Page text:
The children of London property moguls and financiers David and Simon Reuben today tipped the Evening Standard’s Dispossessed Fund over the £1 million mark with a £50,000 donation.
James Reuben, 24-year-old son of David, the aluminium and property magnate, and his 32-year old cousin Lisa, daughter of David’s brother Simon, are rising stars in London’s charity scene.
Their fiercely private fathers own the second largest British fortune, after the Duke of Westminster.
The pair made the donation on behalf of The Reuben foundation. James said: “We hope this donation from the Reuben Foundation will help make a difference to the dispossessed of London that the Standard’s wonderful campaign is aiming to support.”
Lisa added: “London is an amazing city, but all too often we do not know or we forget about the poverty that is to be found in almost every part of it. As a result of this campaign, we can no longer be ignorant or be allowed to forget.”
They join a growing list of Londoners and firms who have donated to the Dispossessed fund to reach £1 million in 18 working days.
Ash Hodgson, who donated his entire £17 savings, said: “I’m impressed that the target has been reached so quickly. It shows that there really is good will out there and that it really is possible to do something about poverty in London, that there’s a real chance of making a difference.”
Lord Saatchi, another donor, said: “Government, media and citizens working together; an awesome force to solve our country’s problems. Bravo!” Artist Tracey Emin also congratulated Londoners on the effort, but said there was still work to be done.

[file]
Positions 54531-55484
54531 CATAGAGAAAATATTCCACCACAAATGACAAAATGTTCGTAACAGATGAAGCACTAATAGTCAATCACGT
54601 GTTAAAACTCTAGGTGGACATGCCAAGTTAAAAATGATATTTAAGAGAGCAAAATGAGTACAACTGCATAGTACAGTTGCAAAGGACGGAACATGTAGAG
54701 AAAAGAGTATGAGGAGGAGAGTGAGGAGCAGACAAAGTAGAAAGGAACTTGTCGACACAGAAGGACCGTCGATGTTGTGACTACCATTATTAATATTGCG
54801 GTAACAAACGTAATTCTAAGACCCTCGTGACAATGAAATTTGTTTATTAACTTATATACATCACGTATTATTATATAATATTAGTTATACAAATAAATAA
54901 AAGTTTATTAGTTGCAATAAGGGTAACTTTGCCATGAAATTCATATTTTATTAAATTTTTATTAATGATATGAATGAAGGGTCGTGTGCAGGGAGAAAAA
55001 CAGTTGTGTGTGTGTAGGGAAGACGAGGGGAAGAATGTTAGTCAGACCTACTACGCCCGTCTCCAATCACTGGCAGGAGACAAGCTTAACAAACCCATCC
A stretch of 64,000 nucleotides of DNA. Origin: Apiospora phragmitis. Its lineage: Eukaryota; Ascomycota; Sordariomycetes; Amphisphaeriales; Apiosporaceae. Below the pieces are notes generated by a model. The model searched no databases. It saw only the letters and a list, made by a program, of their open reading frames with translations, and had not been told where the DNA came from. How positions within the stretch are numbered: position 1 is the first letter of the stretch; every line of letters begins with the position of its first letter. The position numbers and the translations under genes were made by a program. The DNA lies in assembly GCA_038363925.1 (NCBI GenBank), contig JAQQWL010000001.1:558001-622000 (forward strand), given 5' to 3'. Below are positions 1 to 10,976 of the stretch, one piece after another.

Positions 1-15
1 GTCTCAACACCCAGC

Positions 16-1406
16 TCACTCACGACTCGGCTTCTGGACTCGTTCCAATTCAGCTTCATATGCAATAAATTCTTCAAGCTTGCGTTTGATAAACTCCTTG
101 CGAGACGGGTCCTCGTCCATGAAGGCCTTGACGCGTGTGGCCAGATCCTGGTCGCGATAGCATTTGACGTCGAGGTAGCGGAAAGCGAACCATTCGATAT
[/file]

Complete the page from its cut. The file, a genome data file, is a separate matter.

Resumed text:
“It’s fantastic that this amount has been raised by Evening Standard readers, but a lot more is needed,” she said. “London should be known world-wide as the city that cares.
“There is no reason why in the 21st century parts of London should resemble the saddest, most poverty-stricken scenes of Victorian London.”
Retailers and bankers have added to the plaudits.
“The Evening Standard has shown great leadership on this issue and galvanised many supporters into action. With a huge focus on London, east and west, Westfield is proud to have played a part in helping the fund reach its target,” said Michael Gutman, the UK and Europe managing director of Westfield.
Rothschild chief executive Nigel Higgins said: “The rapid success of the Standard’s campaign just shows the sense of community that is London. At Rothschild we feel very much part of that community and are delighted to have played a part raising this money.”
Steven Feldman, 59, a consultant and mentor from Muswell Hill, donated to the Dispossessed Fund because he said “to turn a blind eye would be a disgrace”. He said: “This should be the beginning rather than the end of the campaign for Londoners to help the least fortunate of our fellow citizens. Thank you Evening Standard for being a paper for Londoners, not just about London.”